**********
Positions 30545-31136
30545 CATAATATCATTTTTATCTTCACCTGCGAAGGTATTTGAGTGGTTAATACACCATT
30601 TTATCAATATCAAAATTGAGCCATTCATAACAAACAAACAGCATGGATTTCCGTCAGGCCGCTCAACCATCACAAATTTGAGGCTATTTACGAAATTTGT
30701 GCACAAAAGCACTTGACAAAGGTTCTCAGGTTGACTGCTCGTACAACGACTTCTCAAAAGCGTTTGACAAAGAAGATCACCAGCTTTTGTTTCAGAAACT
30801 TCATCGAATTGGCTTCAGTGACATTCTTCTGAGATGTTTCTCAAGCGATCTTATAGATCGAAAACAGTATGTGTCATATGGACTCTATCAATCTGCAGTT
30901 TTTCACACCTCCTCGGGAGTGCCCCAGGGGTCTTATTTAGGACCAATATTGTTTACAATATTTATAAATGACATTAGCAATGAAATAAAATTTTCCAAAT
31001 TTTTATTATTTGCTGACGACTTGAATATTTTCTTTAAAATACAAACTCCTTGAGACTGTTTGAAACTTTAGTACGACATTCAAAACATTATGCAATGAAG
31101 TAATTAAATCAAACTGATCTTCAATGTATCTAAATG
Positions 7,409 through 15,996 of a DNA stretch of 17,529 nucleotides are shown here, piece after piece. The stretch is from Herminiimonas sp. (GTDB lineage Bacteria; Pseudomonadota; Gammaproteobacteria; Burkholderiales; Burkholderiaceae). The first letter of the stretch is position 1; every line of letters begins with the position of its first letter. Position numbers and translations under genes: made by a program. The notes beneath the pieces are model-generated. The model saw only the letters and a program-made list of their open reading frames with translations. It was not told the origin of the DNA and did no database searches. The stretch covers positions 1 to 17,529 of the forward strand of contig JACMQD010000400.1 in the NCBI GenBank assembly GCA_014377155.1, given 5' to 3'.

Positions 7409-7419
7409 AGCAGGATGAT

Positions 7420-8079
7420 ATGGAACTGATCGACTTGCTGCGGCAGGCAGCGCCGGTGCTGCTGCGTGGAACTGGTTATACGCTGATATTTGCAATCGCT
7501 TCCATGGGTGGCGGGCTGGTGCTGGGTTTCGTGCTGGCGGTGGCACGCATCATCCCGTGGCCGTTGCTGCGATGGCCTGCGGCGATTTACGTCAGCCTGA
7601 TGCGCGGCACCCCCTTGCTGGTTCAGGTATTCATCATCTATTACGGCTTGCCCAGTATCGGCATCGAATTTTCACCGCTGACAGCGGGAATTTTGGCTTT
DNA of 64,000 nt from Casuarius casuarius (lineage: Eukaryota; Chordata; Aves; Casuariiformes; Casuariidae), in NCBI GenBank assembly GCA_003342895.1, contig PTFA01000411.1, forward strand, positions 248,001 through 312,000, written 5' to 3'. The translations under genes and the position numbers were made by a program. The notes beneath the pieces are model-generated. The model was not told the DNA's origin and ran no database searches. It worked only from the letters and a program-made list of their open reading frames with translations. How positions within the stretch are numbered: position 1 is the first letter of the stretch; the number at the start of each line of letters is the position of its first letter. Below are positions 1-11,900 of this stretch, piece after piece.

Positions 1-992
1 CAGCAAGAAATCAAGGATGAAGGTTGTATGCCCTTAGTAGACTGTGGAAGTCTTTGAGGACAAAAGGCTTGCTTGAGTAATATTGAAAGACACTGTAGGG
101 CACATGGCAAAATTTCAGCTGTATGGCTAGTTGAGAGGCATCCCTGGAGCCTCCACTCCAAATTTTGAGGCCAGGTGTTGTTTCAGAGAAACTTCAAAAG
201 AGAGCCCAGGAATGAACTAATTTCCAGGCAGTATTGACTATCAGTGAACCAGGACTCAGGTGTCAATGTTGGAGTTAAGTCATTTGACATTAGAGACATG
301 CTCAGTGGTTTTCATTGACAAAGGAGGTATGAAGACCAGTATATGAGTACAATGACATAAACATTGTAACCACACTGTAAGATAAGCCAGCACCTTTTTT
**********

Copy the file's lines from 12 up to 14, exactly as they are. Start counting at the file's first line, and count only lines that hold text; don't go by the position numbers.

Positions 7420-8079
7420 ATGGAACTGATCGACTTGCTGCGGCAGGCAGCGCCGGTGCTGCTGCGTGGAACTGGTTATACGCTGATATTTGCAATCGCT
7501 TCCATGGGTGGCGGGCTGGTGCTGGGTTTCGTGCTGGCGGTGGCACGCATCATCCCGTGGCCGTTGCTGCGATGGCCTGCGGCGATTTACGTCAGCCTGA